Drug Safety

, Volume 21, Issue 6, pp 503–512

Prevention of the Gastrointestinal Adverse Effects of Nonsteroidal Anti-Inflammatory Drugs

The Role of Proton Pump Inhibitors
Practical Drug Safety

DOI: 10.2165/00002018-199921060-00006

Cite this article as:
Brown, G.J.E. & Yeomans, N.D. Drug-Safety (1999) 21: 503. doi:10.2165/00002018-199921060-00006


The associations between nonsteroidal anti-inflammatory drugs (NSAIDs) and the presence and complications of gastroduodenal erosions and ulcers are well established. Evidence that acid aggravates NSAID-induced injury provides a rationale for minimising such damage by acid suppression. Other strategies discussed include avoidance of NSAIDs or minimising their dosage, selecting NSAIDs known to cause less damage, and co-prescription of various agents.

Cytoprotection with misoprostol, a prostaglandin analogue, has been shown to be effective in reducing NSAID-related peptic ulcers and their complications. Unfortunately, adverse effects may limit compliance in some patients. Histamine H2 antagonists have only limited efficacy in the prevention of NSAID-induced ulcers in humans, particularly in the stomach, except at higher than standard dosages. This may relate to their relatively modest effect in elevating gastric pH, especially in comparison with proton pump inhibitors.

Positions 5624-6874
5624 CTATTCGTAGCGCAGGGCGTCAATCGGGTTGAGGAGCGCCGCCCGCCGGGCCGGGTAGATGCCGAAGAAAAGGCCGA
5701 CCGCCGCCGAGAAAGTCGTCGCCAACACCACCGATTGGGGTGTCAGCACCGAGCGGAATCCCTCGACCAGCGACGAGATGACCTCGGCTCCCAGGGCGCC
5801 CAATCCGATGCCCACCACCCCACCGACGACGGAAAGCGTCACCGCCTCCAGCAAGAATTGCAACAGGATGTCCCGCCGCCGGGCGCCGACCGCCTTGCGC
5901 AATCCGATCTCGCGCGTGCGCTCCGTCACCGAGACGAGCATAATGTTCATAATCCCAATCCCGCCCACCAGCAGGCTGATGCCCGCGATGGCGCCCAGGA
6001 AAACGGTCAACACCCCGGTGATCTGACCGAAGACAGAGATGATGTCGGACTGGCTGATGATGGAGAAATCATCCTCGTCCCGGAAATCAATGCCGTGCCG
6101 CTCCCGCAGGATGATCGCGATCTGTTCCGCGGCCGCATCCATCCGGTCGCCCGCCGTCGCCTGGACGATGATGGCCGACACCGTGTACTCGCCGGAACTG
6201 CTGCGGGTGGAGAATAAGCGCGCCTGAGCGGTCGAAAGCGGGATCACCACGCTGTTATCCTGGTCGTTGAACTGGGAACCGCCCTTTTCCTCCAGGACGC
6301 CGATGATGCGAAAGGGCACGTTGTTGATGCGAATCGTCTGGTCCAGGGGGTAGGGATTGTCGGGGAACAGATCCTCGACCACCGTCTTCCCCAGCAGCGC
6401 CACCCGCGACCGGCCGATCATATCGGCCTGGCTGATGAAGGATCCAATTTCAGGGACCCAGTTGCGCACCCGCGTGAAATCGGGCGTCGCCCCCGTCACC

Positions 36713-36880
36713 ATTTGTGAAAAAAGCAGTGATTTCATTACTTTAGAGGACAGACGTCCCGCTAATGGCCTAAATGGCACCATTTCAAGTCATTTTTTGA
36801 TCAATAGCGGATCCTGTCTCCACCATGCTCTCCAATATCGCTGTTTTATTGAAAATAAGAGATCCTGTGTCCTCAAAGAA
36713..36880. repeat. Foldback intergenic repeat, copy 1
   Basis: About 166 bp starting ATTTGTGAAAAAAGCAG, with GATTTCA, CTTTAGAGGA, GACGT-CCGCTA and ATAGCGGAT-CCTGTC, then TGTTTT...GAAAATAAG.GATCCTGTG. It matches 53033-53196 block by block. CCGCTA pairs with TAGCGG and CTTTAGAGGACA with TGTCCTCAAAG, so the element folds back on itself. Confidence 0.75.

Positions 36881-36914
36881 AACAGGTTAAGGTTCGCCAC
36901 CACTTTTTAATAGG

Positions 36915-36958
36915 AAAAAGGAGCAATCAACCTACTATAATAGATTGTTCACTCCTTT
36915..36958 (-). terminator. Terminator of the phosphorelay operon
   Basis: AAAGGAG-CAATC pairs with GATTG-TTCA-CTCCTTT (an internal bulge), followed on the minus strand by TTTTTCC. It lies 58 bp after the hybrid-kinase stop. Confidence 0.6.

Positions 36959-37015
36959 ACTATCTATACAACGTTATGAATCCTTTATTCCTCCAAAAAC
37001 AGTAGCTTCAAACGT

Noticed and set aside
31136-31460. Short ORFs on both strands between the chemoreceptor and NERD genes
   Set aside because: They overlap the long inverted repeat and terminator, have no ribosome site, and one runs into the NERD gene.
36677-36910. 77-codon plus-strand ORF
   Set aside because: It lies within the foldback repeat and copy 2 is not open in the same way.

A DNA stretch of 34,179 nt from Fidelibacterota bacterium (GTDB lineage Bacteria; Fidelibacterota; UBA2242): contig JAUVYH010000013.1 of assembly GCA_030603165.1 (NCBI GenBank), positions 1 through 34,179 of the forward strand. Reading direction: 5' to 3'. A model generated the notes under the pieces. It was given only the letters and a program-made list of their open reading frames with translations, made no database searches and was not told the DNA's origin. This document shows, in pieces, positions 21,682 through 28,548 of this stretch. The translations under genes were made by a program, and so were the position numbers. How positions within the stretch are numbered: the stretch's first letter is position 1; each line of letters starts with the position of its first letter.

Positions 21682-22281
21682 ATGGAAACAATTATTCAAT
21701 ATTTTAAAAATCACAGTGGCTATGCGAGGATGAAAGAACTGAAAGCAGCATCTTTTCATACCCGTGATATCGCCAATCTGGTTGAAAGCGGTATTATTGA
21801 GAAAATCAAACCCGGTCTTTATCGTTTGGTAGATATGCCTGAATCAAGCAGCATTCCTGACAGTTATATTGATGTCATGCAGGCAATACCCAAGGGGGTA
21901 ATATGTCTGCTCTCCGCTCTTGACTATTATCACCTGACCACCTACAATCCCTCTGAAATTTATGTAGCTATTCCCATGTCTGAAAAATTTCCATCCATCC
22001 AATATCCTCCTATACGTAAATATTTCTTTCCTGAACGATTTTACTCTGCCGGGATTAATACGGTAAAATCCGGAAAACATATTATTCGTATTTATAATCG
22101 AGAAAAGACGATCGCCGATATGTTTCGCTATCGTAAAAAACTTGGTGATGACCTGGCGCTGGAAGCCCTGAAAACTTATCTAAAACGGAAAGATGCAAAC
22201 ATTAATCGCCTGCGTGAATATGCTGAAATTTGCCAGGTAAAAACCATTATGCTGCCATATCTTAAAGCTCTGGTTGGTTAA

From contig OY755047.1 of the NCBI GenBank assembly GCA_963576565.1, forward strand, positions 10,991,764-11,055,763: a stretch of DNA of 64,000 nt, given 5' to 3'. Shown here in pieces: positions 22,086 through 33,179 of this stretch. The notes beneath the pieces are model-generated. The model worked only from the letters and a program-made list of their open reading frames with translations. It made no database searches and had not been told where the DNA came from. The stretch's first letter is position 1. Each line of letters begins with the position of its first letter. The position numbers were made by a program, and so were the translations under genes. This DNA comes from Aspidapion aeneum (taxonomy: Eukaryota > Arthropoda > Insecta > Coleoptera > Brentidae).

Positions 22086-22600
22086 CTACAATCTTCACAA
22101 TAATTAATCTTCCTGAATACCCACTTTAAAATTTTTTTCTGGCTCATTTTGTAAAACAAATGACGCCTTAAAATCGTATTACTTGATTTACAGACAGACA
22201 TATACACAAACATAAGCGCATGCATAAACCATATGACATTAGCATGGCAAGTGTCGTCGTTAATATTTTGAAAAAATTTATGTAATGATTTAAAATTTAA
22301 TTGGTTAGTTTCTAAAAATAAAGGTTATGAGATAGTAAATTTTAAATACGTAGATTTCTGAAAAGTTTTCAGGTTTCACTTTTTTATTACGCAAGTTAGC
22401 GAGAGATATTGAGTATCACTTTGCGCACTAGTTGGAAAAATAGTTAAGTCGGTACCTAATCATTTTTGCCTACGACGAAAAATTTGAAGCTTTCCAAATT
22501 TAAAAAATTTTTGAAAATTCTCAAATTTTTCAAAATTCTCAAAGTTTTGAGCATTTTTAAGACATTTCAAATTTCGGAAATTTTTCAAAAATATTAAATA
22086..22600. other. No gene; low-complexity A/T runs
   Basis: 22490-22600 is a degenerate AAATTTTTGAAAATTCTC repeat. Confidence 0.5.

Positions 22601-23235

Several studies now confirm the efficacy of proton pump inhibitors in the short and longer term prevention of NSAID-induced upper gastrointestinal injury. Placebo-controlled studies suggest reductions of over 70% in gastric and duodenal ulcerrates over 3 to 6 months. The recent ASTRONAUT (Acid Suppression Trial: Ranitidine versus Omeprazole for NSAID-Associated Ulcer Treatment) study documented the greater prophylactic efficacy of omeprazole over ranitidine at standard dosages for 6 months. The OMNIUM (Omeprazole versus Misoprostol for NSAID-Induced Ulcer Management) study showed omeprazole to be slightly more effective overall than misoprostol in preventing the upper gastrointestinal adverse effects of NSAIDs, with both substantially more effective than placebo, although misoprostol was somewhat less well tolerated.

Although substantial reductions in NSAID ulceration are now achievable when co-therapy with a proton pump inhibitor is given, a few patients will still develop ulcers and their complications. Hence the judicious use of NSAIDs in the first instance cannot be overemphasised.

Copyright information

© Adis International Limited 1999

Authors and Affiliations

  1. 1.Department of Medicine, Western HospitalThe University of MelbourneMelbourneAustralia
  2. 2.Department of MedicineWestern HospitalFootscrayAustralia